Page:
When speaking to the actor, it is also hard not to be infected by his enthusiasm for his character, who is the clown of the group.
Chong, who is married with no children, says: "I love him because I find the character quite cute. He also has a few long chunks of monologue that were very fun for me to play with."
Nominated for: Ralph in Frozen by Pangdemonium
Previous nominations: Eleven, including Best Supporting Actor in Forbidden City (2002) by Singapore Repertory Theatre, Best Actor for The Pillowman (2008) by Singapore Repertory Theatre, Best Actor in Swimming With Sharks (2012) by Pangdemonium, and Best Actor for Next To Normal (2013) by Pangdemonium
Previous wins: Best Actor for The Dresser (2006) by Singapore Repertory Theatre, Best Actor for Much Ado About Nothing (2009) by Singapore Repertory Theatre, Best Actor for Rabbit Hole (2013) by Pangdemonium
Throughout his illustrious acting career, Pang, 49, has played some pretty unpleasant characters.
Among them are a nasty, abusive boss (Swimming With Sharks), a fratricidal writer accused of inspiring the murders of young children (The Pillowman) and a scheming, manipulative prince (Forbidden City).
But the role he was nominated for this year, Ralph in Pangdemonium's Frozen, is scraping rock bottom. A paedophile and serial killer, Ralph is guilty of heinous crimes that incite revulsion in any human.
That was Pang's first reaction too. "The idea of children being physically and sexually preyed on is the most distressing and disturbing for any sane person, but as a father, I can honestly say it is every parent's most horrific nightmare."
His two children, Xander and Zachary, are 13 and 14.
When reading the script, Pang did not even think about taking on the role, but the play's director and his wife, Tracie, "in her infinite wisdom, had other ideas. She had a hard time convincing me to take on the role, but at the end of the day, she's the boss".
To prepare for the role, he conducted research on serial killers and sexual predators such as Ted Bundy, Jeffrey Dahmer and Fred West, by reading news reports, psychological analyses and watching television interviews with the killers themselves.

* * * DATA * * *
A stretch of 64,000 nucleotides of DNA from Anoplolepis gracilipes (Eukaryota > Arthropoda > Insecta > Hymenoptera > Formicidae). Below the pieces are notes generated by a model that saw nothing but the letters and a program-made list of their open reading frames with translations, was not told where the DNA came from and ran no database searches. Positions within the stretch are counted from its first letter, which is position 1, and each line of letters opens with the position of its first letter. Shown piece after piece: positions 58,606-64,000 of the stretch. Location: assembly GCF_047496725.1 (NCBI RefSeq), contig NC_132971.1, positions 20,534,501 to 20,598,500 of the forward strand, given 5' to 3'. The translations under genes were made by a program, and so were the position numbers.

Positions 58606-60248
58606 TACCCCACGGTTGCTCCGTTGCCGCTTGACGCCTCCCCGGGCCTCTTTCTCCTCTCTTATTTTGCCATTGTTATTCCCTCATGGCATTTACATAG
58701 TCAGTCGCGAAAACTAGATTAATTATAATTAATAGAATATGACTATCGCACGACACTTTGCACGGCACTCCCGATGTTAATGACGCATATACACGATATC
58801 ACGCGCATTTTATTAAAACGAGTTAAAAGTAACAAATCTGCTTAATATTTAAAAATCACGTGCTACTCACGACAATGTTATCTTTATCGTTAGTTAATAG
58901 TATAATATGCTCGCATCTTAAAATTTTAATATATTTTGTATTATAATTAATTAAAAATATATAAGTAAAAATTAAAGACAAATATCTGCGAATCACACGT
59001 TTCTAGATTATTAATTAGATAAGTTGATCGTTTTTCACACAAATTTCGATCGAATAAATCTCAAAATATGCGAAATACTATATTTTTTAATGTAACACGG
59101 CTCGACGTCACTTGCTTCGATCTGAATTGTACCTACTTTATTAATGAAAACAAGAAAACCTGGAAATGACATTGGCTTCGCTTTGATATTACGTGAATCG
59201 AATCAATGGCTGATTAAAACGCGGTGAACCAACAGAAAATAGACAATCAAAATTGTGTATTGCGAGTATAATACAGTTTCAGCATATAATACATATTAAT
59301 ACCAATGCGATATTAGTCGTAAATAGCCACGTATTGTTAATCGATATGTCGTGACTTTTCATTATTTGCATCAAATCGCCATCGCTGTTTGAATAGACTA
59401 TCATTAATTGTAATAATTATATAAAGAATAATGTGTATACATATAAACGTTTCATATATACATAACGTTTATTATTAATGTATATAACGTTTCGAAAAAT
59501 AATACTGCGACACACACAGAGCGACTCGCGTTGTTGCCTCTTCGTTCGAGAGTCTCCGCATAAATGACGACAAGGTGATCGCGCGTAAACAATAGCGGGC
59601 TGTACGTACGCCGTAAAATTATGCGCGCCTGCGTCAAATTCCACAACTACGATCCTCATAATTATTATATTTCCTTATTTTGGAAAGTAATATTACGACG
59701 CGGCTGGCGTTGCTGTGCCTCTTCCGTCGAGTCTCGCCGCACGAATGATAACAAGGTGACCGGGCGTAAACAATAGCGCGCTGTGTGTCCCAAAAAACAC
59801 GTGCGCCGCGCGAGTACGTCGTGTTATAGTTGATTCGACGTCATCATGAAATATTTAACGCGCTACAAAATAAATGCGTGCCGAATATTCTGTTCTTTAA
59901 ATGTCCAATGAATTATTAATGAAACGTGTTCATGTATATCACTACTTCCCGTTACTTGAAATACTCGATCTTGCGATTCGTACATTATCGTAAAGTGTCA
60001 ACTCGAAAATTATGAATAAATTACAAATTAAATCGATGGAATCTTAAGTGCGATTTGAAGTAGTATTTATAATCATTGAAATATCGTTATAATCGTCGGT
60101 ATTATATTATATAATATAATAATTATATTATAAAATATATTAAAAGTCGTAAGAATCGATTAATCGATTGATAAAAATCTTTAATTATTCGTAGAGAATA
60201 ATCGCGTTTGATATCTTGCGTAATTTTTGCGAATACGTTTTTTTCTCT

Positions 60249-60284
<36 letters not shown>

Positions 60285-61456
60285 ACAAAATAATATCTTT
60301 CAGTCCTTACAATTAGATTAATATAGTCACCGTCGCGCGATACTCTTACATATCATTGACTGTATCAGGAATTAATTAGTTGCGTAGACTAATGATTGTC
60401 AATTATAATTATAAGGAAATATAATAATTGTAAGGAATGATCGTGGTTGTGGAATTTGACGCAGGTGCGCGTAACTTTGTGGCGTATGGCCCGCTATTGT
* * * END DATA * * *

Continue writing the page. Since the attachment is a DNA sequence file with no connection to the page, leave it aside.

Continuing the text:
In addition, playwright Bryony Lavery based the character of Ralph on a real-life Scottish paedophile and serial killer called Robert Black, who raped and killed young girls in Britain over a period of 20 years, and was finally arrested in 1990.
Pang says: "Robert Black is the subject of the book The Murder Of Childhood by Ray Wyre and Tim Tate. This book was a very tough read because of the graphic content, but proved to be vital in my research."
While it is easy to condemn Ralph, the actor adds a caveat: "He was a man who knew that what he did was wrong. In Robert Black's first meeting with his psychologist, he asked: 'Am I mad, or am I evil?'.
"At the end of the day, the abiding feeling I had playing this wretched soul was that this was such a sad, sickening waste of human life."
Nominated for: Marc in Art by Nine Years Theatre
Previous nominations: Best Actor for House Of Sins (2008) by Drama Box and Best Ensemble for The Performance (2010) by Cake Theatrical Productions
Previous wins: Best Ensemble for The Performance (2010) by Cake Theatrical Productions
To prepare for his role as Marc in Nine Years Theatre's Art, Sau, 39, headed to the museums.
His character in this Mandarin adaptation of Yasmina Reza's French play is a practical, realistic aeronautical engineer who thinks little of his friend's new artistic purchase, a white-on-white canvas, and does not hesitate to make his opinions known.
On his museum trips, Sau says: "I scored the artworks from amazing to average to atrocious with, of course, the most mainstream and pragmatic perspective of Marc."
A recipient of the National Arts Council's Young Artist Award, the bilingual Sau is known as both a character and ensemble actor, versed in text-based as well as physical performance styles.
In Art, his staunchly strident Marc is the foil to Oliver Chong's happy-go-lucky and easily swayed Yvan, whose performance was also nominated in the same category.
Sau, who is single, says of his character: "He is an erratic character, who is easily irritable. I had to discover the rationale for his frequent outbursts to avoid superficial characterisation."
As an actor, he also enjoyed the contradictions and the complexity of Marc.
"He has a huge ego and uses strong words to demonstrate his love towards people he cares for, yet he has to learn to be a 'hypocrite' to avoid losing his most cherished friendship.
"For an actor, this sort of dilemma is always immensely pleasurable to embody."